Free-fall – “We Can Fix It “ – A series of postings offering perspective and commentary on art and global environmental issues

Converging Worlds 5.30, 5/30/03, 10:15 PM, 16C, 9500x7640 (517+2940), 133%, JC 5.28.03 hyp, 1/10 s, R74.7, G52.8, B53.6
article top

A friend and I were recently discussing the prevailing state of affairs
dominating world news and the human outlook. After we got past Covid
and the raging war in Europe, we couldn’t avoid the recently released
United Nations report on climate change.

IPCC: “Window to avert catastrophic climate change is quickly closing”
United Nations Secretary-General António Guterres called the report’s
conclusion “damning.”


“This report of the Intergovernmental Panel on Climate Change is a litany of
broken climate promises. It is a file of shame, cataloging the empty pledges
that put us firmly on track towards an unlivable world.”

My friend said she was disturbed but was certain that . . . “we can fix it.”


Natural habitats, ecosystems and living species that have evolved over
millions of years, only to be quickly and casually annihilated in the wake of
human profit driven activity, do not bounce back with the application of
quick technical fixes. They disappear and do not resurrect. The best that
we can try do is slow it down, stop further damage. However . . . we
haven’t skipped a beat but rather have intensified destructive activity
moving us ever closer to an extinction scenario.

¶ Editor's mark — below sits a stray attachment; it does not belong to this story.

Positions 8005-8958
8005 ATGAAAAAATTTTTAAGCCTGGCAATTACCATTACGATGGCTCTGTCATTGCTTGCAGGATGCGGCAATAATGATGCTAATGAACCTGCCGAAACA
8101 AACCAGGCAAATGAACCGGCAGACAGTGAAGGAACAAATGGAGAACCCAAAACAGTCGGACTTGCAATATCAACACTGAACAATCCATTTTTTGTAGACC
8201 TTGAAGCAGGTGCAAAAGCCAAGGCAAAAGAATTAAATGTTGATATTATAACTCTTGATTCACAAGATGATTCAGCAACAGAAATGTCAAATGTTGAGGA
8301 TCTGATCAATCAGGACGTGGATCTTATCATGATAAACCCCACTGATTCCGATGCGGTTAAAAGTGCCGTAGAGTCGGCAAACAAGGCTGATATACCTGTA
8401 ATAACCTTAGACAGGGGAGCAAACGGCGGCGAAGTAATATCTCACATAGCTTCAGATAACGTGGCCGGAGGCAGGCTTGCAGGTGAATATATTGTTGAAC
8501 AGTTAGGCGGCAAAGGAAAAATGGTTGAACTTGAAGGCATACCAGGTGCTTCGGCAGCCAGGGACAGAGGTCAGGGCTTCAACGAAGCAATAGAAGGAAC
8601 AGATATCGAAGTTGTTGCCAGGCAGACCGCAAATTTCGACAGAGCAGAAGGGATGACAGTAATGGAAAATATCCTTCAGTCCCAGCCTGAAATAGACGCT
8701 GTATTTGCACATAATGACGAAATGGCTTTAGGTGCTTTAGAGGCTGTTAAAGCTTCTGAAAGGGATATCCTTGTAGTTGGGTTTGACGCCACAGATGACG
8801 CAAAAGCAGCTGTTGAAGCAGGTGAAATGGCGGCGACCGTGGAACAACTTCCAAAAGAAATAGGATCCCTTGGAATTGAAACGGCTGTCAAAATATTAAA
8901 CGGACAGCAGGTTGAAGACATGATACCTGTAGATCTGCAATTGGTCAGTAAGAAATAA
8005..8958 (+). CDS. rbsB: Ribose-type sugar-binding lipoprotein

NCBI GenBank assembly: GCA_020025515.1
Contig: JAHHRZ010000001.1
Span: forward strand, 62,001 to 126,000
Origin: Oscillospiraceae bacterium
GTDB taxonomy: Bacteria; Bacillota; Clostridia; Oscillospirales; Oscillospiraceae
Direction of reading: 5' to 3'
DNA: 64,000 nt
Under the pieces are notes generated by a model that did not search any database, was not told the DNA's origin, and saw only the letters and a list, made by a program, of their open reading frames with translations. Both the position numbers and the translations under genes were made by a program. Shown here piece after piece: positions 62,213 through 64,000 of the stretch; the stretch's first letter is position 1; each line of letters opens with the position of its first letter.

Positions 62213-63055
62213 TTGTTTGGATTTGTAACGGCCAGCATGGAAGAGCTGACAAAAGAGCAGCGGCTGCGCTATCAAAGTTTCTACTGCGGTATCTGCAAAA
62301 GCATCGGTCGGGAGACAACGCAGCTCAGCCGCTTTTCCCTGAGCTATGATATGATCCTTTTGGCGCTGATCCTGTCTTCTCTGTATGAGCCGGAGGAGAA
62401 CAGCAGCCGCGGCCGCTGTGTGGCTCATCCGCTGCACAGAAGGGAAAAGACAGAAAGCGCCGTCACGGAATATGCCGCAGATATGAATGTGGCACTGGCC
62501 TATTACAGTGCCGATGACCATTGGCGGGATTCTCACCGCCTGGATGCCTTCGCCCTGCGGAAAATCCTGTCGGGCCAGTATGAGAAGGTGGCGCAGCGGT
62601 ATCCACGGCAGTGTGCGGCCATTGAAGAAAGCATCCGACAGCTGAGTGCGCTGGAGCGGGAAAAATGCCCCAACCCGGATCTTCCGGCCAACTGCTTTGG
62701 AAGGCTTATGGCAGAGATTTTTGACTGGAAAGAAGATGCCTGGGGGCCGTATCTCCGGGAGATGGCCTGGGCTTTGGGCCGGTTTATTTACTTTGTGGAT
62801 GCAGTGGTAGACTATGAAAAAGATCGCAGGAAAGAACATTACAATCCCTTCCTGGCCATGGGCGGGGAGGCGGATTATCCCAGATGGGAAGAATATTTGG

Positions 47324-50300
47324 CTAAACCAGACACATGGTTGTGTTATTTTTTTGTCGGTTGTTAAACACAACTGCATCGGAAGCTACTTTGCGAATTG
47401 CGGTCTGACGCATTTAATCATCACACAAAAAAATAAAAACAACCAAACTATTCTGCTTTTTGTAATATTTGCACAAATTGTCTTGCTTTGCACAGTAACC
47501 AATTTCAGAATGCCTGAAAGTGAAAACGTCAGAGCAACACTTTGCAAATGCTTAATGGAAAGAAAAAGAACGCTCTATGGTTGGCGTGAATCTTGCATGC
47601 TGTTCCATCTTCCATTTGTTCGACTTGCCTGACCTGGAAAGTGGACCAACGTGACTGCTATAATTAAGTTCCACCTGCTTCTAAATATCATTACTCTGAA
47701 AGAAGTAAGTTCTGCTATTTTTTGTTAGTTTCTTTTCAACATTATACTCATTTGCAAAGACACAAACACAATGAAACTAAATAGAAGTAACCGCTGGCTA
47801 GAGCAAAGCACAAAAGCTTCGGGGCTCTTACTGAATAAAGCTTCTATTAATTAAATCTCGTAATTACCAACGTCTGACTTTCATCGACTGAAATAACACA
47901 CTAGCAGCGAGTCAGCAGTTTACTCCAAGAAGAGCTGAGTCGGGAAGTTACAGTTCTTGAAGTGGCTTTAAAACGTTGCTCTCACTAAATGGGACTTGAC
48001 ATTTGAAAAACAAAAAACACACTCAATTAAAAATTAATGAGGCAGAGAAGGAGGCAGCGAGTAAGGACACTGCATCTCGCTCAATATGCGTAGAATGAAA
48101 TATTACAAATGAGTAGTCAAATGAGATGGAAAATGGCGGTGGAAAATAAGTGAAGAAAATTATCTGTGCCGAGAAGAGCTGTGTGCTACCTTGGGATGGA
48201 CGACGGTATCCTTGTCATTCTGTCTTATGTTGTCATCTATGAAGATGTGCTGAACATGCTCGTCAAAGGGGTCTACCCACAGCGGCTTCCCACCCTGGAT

Given the reality, of a world, controlled by profit -driven industries and
governed by their political/legislative stewards, the possibility that
humanity will somehow awaken and with near unanimous intent, rally and harness all of its ingenuity and effort to retool civilization toward a path of
sustainability that might tip the balance toward survival rather than
extinction, seems, at this point . . . unlikely.

The window is closing. The wakeup call is blaring. We even have a new war.

Earth’s environment, like any other natural system, will seek and ultimately
find a new balance. Which, if any, of the elements of this cycle will be
carried forward into the new, is completely unknowable.

Moral sentiment, notions of judgement . . . good / bad . . . right / wrong
seem misplaced. The issue is more one of success or failure, on an
evolutionary plane. Simple reduction : survival or extinction. Free – fall.

The lower world – as it was – as it could be: lush, alive, fertile, balanced. A
leonine, male figure holds a mask of man . . . passing a snake (symbol of
fertility, rebirth and renewal) through it.

The female figure, representing understanding, emotional maturity and
regeneration balances a diminished, grandstanding, little man on a clock. His
time is drawing to an end.

A bridge spanning the gulf between the worlds is . . . broken.


Joseph Carlisi – Biography     

Born and raised in New York City, he earned BA and MA degrees in Philosophy at Hunter College of the City University of New York and then continued his graduate studies in Philosophy and Artificial Intelligence at Massachusetts Institute of Technology working under the mentorship of Marvin Minsky. Joseph worked as a part time content and copy editor for Harvard University Press (science and medicine) while attending M.I.T.     

After ten years as a university lecturer, researcher and administrator, he started and managed an advertising / public relations firm in San Diego, CA that handled a wide range of commercial accounts. On the academic side, he published a series of seven articles on animal behavior for Harvard Magazine and two books: “A Guide to Personal Power” and most recently “Playing God on the Eve of Extinction”.

Joseph Carlisi creates oil on canvas paintings that can be described as vivid, surreal and unexpected. His paintings have been exhibited and sold in: Honolulu, Los Angeles, Las Vegas, New York City, Miami, Tokyo, Yokohama, Amsterdam, Berlin and Salvador Brazil.

Joe’s art is available for purchase.

Contact him at




Leave a Reply